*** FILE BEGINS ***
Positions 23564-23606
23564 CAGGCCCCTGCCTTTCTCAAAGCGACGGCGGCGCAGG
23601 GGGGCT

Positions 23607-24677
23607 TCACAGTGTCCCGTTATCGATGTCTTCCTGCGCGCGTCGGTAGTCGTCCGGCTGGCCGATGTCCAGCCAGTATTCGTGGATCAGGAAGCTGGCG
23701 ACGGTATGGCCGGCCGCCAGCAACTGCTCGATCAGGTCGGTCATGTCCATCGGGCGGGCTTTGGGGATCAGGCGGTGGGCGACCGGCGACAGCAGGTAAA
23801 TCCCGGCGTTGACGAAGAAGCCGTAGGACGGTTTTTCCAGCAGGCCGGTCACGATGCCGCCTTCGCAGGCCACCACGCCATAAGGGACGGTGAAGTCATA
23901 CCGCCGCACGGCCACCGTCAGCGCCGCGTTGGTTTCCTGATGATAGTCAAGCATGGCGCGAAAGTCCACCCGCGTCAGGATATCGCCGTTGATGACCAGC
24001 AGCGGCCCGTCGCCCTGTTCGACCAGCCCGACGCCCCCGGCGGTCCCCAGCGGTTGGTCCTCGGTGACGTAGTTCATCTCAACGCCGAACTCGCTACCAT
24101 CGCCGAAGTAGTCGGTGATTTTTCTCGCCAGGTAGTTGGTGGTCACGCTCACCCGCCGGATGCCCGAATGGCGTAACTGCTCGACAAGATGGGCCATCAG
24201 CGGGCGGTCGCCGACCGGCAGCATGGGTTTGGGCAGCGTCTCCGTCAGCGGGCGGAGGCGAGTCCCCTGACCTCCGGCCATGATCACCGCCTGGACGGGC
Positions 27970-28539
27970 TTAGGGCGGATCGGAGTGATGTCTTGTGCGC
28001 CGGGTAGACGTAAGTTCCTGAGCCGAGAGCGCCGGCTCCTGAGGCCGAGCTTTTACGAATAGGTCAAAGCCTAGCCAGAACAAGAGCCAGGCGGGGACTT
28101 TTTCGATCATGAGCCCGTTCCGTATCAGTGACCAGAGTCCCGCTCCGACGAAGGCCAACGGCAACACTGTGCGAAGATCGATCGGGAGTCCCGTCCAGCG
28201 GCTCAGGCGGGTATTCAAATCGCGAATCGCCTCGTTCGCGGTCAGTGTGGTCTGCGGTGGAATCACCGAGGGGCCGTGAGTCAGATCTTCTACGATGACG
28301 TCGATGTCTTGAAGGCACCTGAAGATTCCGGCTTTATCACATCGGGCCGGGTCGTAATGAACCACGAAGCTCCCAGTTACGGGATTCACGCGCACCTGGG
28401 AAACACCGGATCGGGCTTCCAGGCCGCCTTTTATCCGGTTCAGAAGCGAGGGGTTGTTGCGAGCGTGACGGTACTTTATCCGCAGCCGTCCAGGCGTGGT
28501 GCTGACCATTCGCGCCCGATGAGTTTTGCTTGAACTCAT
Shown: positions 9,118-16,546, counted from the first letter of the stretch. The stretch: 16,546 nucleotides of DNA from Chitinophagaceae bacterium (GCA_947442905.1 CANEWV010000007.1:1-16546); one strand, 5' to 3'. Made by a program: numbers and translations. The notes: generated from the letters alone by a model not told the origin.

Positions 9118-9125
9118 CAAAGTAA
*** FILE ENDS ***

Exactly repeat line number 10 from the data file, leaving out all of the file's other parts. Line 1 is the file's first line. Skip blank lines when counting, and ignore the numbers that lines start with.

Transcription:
24101 CGCCGAAGTAGTCGGTGATTTTTCTCGCCAGGTAGTTGGTGGTCACGCTCACCCGCCGGATGCCCGAATGGCGTAACTGCTCGACAAGATGGGCCATCAG